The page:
There is an absurd law – the Citizenship law – in Jordan that women who marry foreigners cannot pass the Jordanian citizenship on to their children. Most reside in Jordan, these are Jordanian women, with, for all intents and purposes, Jordanian kids who were born on this soil and have probably lived here their entire lives. Yet, just like a foreigner, they need to renew their residency permits every year.
While many might think the Citizenship law affects mainly Jordanian women who have married, say, an American or European man, this stubborn law seems to be aimed mostly at Jordanian women who have married non-national Palestinian men. According to a Jordan Times piece by Rana Husseini…
In November 2002, the government announced that it was examining the possibility of amending articles in the Citizenship Law to grant Jordanian women the right to pass on their citizenship to their children. But five months later, then-interior minister Samir Habashneh announced that the government had no intention of granting citizenship to children of Jordanian women married to Palestinians until a settlement is reached in the Palestinian conflict.
â€œThis issue is no longer possible because it means granting citizenship to around half-a-million Palestinians in Jordan,â€ the minister said.
Habashneh disclosed that there are about 60,000 Jordanian women married to Palestinians and the average number of children in each of these families is around 6.5. â€œThis means giving the Jordanian citizenship to around 500,000 Palestinians,â€ he said.
It’s kind of strange to have a law that can target both women, children and Palestinians all at the same time. That’s one clever piece of legislation.
But the ex-Minister’s reasoning begs a few questions. Why are those half-a-million Palestinians not granted citizenship in the first place. At this point in time, most if not all, have been born and raised her for more than a generation.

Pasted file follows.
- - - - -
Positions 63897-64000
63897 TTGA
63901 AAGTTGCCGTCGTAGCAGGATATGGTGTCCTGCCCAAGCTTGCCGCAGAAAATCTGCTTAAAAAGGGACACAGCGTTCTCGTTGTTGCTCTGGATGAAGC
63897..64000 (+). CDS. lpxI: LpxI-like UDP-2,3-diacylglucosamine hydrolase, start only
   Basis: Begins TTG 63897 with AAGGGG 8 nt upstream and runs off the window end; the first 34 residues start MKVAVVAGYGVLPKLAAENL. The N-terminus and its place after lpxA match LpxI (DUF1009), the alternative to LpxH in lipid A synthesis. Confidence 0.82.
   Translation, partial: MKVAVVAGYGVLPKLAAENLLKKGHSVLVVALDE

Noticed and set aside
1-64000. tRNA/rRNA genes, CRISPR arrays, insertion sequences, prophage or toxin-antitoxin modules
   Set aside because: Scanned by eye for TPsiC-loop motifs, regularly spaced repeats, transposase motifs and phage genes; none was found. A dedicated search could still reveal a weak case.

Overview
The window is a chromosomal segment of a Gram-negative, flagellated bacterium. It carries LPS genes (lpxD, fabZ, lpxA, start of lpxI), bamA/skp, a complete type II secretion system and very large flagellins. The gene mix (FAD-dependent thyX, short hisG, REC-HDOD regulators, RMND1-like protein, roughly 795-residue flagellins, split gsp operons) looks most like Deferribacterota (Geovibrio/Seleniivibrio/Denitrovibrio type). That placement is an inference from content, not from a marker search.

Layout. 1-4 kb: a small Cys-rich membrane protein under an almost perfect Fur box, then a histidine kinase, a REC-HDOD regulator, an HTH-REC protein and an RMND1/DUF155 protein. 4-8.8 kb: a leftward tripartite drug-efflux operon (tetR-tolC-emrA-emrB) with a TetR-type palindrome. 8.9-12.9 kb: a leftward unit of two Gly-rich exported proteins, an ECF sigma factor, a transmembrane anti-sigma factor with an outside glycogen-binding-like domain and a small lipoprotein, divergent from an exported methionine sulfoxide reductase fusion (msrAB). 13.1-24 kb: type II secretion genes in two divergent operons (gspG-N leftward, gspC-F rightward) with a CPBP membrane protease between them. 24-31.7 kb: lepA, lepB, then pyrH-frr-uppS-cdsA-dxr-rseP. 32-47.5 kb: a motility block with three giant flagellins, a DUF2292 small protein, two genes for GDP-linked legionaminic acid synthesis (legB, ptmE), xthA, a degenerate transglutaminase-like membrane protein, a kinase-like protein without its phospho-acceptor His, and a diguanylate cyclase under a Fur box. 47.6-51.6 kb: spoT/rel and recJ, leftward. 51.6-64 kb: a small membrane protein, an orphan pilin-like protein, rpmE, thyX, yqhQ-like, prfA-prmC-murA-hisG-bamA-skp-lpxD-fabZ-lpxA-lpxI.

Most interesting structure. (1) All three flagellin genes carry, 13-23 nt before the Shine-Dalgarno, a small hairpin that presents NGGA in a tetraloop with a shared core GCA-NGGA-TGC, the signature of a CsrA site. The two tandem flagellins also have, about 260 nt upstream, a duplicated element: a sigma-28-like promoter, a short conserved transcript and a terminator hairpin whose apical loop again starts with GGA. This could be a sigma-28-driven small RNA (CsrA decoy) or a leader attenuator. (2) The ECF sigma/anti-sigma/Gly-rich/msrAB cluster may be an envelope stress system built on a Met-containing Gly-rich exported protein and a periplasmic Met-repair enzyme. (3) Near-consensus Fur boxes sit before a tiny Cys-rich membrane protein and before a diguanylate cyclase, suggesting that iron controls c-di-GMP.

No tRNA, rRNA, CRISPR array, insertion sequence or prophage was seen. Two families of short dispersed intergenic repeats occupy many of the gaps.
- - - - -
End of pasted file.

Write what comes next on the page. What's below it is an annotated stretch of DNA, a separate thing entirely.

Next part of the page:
Second of all, what is the difference between the offspring produced by a Palestinian man and a Jordanian woman, versus a Palestinian woman and a Jordanian man?
Third of all, isn’t this, on some level, a way for the state to cause divisions between Palestinians in Jordan and Jordanians, when on a social level they have been intermarrying for years? Most marriages in the country seem to be between Jordanians and Jordanians of Palestinian origin anyway.
Fourth, and more importantly, we are looking at (potentially) 500,000 people who are here illegally, thus making all their activities, such as working, getting an education, access to health care, all illegal activities. They simply do not exist. Making them citizens is likely to mean 500,000 more poor people and 500,000 more unemployed people in the country. This only means we already had 500,000 poor people and 500,000 unemployed people; we’re just calling them that now.
The reason for this post was that while reading the article today, I was reminded of the Syrian man in the Baqa’a refugee camp we visited almost 2 months ago. Married to a Jordanian, with several kids and even a grandson, none of them are considered Jordanian. I remember their sick child, shivering from the cold. And I remember that he had no access to health care. The Jordanian government wouldn’t treat them because they weren’t Jordanian, and the UNRWA and other camp-services wouldn’t treat them because they weren’t Palestinians.
What do you do with a law like that?
Where do you go from there?
The numbers will only continue to grow. What will the state do then? Will it have to revoke the Jordanian citizenship from Jordanian women who decide to marry foreigners?